timing of this need. Demand at Manby TS has already exceeded the station’s capacity in several
recent years. This issue was discussed in the 2015 Central Toronto IRRP, solutions were
evaluated, and the recommendations to address the need are currently being implemented by
Hydro One and Toronto Hydro. These include building a second DESN at Horner TS in south
Etobicoke, and transferring load from Manby TS to the new Horner DESN.

                                                                                           Page 29 of 62
Strachan TS

Strachan TS consists of two DESNs connected to the 115 kV system supplied from Manby TS
(West Yard). Strachan TS supplies load to the west of the downtown core at 13.8 kV distribution
voltage. The two DESNs have a combined capacity of 188 MVA, or 169 MW (80 MVA for
T12/T14 DESN 1, and 108 MVA for T13/T15 DESN 2).

The T13/T15 DESN 2 is forecast to reach its capacity as early as 2030, while the T12/T14 DESN 1
is forecast to reach its capacity as early as 2033. Assuming the future potential impact of
efficiency codes and standards, the timing of this need is deferred to 2033 and 2038 for the
T13/T15 DESN 1 and T12/T14 DESN 2, respectively.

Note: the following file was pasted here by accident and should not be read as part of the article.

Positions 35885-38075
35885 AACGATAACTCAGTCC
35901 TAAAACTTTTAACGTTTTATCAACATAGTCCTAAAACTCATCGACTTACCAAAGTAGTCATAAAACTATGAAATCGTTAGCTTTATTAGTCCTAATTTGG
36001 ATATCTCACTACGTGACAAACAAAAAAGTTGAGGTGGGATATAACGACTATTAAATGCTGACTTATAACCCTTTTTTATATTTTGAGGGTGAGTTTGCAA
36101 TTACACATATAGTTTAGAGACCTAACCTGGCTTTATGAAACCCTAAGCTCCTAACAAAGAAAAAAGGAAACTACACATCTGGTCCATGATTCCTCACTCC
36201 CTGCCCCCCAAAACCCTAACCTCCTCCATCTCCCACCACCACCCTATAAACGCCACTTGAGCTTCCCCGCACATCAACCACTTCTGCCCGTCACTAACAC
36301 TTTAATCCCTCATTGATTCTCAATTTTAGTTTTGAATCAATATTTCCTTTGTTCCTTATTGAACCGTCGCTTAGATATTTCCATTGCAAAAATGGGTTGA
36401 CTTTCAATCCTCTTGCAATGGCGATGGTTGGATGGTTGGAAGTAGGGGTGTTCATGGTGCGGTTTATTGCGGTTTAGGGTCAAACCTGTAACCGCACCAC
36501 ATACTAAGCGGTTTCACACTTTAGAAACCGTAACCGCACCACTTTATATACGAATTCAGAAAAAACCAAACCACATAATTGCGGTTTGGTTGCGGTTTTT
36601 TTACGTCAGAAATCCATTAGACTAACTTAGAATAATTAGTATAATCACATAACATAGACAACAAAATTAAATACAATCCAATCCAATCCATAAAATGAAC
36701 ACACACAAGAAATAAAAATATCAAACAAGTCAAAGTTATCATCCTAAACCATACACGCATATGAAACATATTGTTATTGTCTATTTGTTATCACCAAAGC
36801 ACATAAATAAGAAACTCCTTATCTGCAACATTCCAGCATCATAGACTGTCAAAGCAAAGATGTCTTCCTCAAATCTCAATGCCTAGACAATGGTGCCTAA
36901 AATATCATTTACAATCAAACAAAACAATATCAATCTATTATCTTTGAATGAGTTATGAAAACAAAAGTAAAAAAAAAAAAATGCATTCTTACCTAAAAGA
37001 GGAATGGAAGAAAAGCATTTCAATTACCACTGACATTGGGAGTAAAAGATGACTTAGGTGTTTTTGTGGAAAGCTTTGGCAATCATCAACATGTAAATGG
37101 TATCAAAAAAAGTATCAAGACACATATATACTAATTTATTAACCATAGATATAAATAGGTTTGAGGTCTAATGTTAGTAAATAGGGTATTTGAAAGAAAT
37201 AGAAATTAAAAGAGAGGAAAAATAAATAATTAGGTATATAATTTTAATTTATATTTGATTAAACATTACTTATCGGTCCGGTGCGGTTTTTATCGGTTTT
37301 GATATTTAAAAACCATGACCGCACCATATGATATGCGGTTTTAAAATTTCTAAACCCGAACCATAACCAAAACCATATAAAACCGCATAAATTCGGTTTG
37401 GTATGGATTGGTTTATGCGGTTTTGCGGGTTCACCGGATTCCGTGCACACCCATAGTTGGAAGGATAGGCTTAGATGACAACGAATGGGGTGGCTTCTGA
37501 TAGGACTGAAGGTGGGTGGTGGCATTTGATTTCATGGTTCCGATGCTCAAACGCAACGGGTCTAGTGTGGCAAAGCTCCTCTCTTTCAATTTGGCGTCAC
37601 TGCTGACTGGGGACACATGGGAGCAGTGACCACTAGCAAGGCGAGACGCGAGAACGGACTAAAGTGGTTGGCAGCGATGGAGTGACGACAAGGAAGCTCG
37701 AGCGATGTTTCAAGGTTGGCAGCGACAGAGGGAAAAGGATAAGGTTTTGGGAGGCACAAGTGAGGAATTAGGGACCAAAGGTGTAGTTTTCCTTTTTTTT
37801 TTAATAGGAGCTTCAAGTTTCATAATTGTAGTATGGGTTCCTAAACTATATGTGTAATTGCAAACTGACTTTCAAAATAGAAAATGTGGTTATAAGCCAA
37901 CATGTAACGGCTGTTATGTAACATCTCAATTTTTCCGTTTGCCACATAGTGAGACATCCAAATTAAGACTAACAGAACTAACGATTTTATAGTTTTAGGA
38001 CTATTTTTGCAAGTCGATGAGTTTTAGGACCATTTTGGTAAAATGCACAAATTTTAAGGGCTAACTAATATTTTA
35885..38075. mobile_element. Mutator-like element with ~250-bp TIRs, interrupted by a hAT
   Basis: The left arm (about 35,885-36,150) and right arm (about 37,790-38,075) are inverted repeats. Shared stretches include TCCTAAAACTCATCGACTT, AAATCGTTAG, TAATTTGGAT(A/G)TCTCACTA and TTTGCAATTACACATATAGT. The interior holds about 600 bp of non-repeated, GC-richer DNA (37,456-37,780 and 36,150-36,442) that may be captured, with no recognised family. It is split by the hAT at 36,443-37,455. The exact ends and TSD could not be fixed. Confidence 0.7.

Figure 6-9 shows the demand outlook for the two DESNs at Strachan TS, as compared to the
individual capacity of each DESN.

F igure 6-9: Demand Outlook for Strachan TS DESNs Compared to Capacity

                                                                                               Page 30 of 62
Basin TS

Basin TS has a single DESN (T1/T2) connected to the 115 kV system, supplying two low-voltage
switchgear at a distribution voltage of 13.8 kV. The station has a total capacity of 98 MVA, or
approximately 88 MW.

Basin TS is forecast to reach its capacity as early as 2033. Assuming the future potential impact
of efficiency codes and standards (post-2020), the timing of this need is deferred to 2040.

Figure 6-10 shows the demand outlook for Basin TS, as compared to the station capacity.

Figure 6-10: Demand Outlook for Basin TS DESN Compared to Capacity